In 1902, Granville Davisson Hall published a massively detailed account of the formation of West Virginia, The Rending of Virginia: A History. Ninety-eight years later, the University of Tennessee Press has reissued it with an introduction by John Edmund Stealey III (2000, xlvii + 622 pp. $38.00 softcover) as part of its Appalachian Echoes series. Hall was the secretary of state of West Virginia, a newspaper editor, and a novelist — and above all a Unionist. He witnessed the momentous events of the time and knew all the participants. His goal was lofty: ha"The design of this volume is to tell the story of the severance of Virginia into two commonwealths, prefacing with some account of the causes leading up to the event: on the one hand, the internal antagonisms...; on the other, the Southern Rebellion... . To this narrow estate has Virginia shrunken from an imperial domain." Stealey, a professor of history at Shepherd College in Shepherdstown, West Virginia, contributes a succinct biographical sketch that provides welcome context.
Civil War Bookends
Touchstone Books has reissued Jeffry D. Wert's 1998 book, A Brotherhood of Valor: The Common Soldiers of the Stonewall Brigade, C.S.A., and the Iron Brigade, U.S.A. (2000, 413 pp. $15.00 softcover). The author teaches history at a Pennsylvania high school and has written four other books about the Civil War. With this title, says the publisher, "what Stephen Ambrose has done for the common soldiers of World War II... , Jeffry D. Wert has now done for the fighting men of the Civil War."
William Henry Singleton was born into slavery in North Car- olina in the 1840s and escaped into freedom in 1862. While in the employ of General Ambrose Burnside, Singleton spent time at Fort Monroe, Virginia, where he met President Abraham Lincoln, whom he remembered as "a tall, dark complexioned raw boned man, with a pleasant face." Singleton later fulfilled his desire to fight for the Union. He wrote all this down and in 1922 published Recollections of My Slavery Days in a newspaper and as a pamphlet. Nearly eighty years later, scholars Katherine Mellen Charron and David S. Cecelski have edited and annotated his account and turned it into this interesting and useful book (2000, xvii + 124 pp. $16.00 hardcover). You can obtain it from Historical Publications Section (N), Division of Archives and History, 4622 Mail Service Center, Raleigh, NC 27699-4622. After a very long life, most of it lived in the North, Singleton died in 1938 after marching in a Grand Army of the Republic parade in Des Moines, Iowa.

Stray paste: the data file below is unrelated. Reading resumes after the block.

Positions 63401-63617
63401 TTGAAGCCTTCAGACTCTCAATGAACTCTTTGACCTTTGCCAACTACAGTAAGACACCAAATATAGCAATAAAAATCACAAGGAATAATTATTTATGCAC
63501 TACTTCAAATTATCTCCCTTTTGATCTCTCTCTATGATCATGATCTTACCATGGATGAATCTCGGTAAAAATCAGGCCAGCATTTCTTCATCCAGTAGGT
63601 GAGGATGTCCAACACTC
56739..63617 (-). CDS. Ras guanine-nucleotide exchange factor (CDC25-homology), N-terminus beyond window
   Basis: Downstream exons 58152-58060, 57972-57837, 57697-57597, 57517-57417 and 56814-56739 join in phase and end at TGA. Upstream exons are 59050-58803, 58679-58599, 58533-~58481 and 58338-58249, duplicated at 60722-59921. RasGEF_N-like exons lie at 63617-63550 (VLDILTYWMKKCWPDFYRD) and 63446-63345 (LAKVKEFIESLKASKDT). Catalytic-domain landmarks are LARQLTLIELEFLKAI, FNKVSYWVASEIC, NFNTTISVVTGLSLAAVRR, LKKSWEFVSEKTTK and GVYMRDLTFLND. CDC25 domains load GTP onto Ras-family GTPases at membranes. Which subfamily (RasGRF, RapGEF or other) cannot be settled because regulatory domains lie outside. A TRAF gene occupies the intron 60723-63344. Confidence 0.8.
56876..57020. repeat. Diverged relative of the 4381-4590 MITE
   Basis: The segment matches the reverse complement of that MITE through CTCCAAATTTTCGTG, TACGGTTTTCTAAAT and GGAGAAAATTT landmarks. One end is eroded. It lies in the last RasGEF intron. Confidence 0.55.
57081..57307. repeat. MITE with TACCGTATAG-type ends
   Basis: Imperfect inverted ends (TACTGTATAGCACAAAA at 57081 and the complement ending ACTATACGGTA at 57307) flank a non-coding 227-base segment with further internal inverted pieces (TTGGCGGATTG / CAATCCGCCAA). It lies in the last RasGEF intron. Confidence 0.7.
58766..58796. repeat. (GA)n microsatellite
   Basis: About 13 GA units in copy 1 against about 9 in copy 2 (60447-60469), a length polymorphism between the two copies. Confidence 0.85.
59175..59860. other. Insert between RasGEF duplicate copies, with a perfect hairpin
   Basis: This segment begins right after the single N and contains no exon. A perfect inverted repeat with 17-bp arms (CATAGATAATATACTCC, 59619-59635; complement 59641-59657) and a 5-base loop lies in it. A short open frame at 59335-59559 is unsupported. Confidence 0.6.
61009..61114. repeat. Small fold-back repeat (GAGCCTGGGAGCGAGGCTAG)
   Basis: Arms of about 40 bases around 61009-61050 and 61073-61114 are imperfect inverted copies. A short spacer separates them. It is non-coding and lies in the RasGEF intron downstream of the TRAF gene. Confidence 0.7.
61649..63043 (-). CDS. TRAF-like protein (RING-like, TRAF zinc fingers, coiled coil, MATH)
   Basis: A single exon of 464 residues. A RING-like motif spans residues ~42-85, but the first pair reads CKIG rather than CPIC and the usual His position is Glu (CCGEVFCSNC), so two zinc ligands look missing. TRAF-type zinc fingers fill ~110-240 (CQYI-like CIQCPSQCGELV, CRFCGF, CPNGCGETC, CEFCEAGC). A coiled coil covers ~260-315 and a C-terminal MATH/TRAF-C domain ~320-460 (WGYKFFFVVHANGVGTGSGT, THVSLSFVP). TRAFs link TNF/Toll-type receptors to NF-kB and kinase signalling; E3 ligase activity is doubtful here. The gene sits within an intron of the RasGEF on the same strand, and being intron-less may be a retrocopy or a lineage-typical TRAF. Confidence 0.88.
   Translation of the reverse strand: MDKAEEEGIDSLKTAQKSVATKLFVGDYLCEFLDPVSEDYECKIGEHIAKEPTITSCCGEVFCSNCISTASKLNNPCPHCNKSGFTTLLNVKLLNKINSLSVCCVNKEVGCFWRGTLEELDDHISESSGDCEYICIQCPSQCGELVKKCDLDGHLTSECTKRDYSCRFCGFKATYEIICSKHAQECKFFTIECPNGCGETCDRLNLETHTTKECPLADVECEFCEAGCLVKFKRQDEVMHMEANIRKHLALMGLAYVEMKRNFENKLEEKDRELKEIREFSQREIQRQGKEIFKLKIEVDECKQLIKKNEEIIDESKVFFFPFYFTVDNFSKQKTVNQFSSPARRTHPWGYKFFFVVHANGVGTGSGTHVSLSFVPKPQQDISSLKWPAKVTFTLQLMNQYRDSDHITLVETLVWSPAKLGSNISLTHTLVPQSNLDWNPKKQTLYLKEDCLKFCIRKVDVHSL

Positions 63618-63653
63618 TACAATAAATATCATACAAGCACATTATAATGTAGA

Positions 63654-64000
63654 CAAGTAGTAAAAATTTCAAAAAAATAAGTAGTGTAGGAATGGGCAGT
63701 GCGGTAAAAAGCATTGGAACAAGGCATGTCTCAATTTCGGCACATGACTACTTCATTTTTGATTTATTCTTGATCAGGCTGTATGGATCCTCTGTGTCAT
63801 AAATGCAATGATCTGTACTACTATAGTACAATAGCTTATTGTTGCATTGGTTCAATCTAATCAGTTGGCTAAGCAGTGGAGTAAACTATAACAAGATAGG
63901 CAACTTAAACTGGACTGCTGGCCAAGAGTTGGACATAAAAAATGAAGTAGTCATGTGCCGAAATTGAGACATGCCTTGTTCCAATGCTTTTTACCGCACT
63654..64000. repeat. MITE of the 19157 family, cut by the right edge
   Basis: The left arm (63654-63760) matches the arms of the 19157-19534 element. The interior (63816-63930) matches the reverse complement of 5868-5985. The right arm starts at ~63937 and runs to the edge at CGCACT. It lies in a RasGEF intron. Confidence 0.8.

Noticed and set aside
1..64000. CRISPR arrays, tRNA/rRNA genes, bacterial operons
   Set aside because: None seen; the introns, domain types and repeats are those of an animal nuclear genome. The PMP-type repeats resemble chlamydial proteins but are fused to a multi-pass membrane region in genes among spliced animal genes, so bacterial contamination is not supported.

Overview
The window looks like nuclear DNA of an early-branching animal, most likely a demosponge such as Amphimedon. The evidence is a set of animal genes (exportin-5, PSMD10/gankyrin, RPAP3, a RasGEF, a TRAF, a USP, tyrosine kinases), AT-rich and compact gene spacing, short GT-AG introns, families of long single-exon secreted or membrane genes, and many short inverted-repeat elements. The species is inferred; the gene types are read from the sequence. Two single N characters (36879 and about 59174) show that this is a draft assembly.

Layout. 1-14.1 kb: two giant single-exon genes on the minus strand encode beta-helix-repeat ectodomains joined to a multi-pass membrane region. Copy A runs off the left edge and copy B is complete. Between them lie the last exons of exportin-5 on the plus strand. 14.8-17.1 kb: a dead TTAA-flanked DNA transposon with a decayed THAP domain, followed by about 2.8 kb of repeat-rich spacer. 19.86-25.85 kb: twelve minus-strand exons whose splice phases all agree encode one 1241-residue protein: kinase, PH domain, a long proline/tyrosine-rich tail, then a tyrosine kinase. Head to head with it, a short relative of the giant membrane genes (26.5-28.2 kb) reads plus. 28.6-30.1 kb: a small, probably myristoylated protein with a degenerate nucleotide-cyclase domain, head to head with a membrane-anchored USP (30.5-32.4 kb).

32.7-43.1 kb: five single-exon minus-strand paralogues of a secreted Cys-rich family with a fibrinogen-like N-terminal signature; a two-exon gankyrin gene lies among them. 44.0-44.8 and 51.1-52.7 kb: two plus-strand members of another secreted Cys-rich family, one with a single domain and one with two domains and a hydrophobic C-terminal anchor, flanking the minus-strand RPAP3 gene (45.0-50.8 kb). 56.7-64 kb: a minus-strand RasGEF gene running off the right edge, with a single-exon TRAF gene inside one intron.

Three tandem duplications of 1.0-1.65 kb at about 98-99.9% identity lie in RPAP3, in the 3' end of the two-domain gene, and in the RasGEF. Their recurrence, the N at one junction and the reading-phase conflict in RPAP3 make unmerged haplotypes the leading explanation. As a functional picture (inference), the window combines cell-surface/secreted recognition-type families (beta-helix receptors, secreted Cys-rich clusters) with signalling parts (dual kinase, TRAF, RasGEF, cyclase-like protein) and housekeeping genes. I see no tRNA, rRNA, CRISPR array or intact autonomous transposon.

When Mississippian Georgia Lee Tatum wrote Disloyalty in the Confederacy in 1934, she had to pay a $500 subsidy to her publisher, the University of North Carolina Press, in case it didn't sell. Although some southerners frothed at the mouth at the mere thought of its publication, others, especially historians, thought it made a good contribution to the history of the South. Modern readers can decide for themselves with the Bison Books reprint from the University of Nebraska Press (2000, xxvi + 176 pp. $10.00 softcover.) David Williams, a professor of history at Valdosta State University, Georgia, wrote the new introduction.
Also emanating from Nebraska's Bison Books series is Horace Porter's 1897 work, Campaigning with Grant (2000, xxviii + 546 pp. $19.95 softcover), with a new introduction by Brooks D. Simpson, a professor of history at Arizona State University. Porter served as Gen. U.S. Grant's aide and was present at Appomattox in 1865. When Porter and the other witnesses were allowed to enter the room containing Grant and Gen. Robert E. Lee, "we walked in softly, and ranged ourselves quietly about the sides of the room," he wrote, "very much as people enter a sick-chamber when they expect to find the patient dangerously ill."-reviewed by Julie A. Campbell